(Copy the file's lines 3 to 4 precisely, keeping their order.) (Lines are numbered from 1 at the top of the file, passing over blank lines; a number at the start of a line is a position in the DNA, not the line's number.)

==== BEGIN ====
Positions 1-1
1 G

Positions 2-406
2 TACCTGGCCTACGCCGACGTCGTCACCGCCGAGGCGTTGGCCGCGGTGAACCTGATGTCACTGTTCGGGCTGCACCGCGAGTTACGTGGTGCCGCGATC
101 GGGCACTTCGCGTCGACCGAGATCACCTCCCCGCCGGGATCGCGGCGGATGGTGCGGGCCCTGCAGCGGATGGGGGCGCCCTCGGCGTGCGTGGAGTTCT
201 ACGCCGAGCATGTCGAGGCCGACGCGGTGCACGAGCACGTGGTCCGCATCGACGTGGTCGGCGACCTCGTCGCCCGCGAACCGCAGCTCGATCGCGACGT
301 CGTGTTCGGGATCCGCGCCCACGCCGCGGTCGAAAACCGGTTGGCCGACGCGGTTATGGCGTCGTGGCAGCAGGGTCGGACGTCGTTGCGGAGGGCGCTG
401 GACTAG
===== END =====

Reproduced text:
Positions 2-406
2 TACCTGGCCTACGCCGACGTCGTCACCGCCGAGGCGTTGGCCGCGGTGAACCTGATGTCACTGTTCGGGCTGCACCGCGAGTTACGTGGTGCCGCGATC